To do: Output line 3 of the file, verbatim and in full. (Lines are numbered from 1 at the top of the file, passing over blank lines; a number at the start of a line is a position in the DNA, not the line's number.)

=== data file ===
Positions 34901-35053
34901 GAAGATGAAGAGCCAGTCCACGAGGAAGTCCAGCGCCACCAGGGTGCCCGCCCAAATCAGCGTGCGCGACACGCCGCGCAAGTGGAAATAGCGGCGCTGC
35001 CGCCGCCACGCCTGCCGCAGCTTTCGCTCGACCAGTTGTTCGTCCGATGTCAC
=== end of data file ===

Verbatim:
35001 CGCCGCCACGCCTGCCGCAGCTTTCGCTCGACCAGTTGTTCGTCCGATGTCAC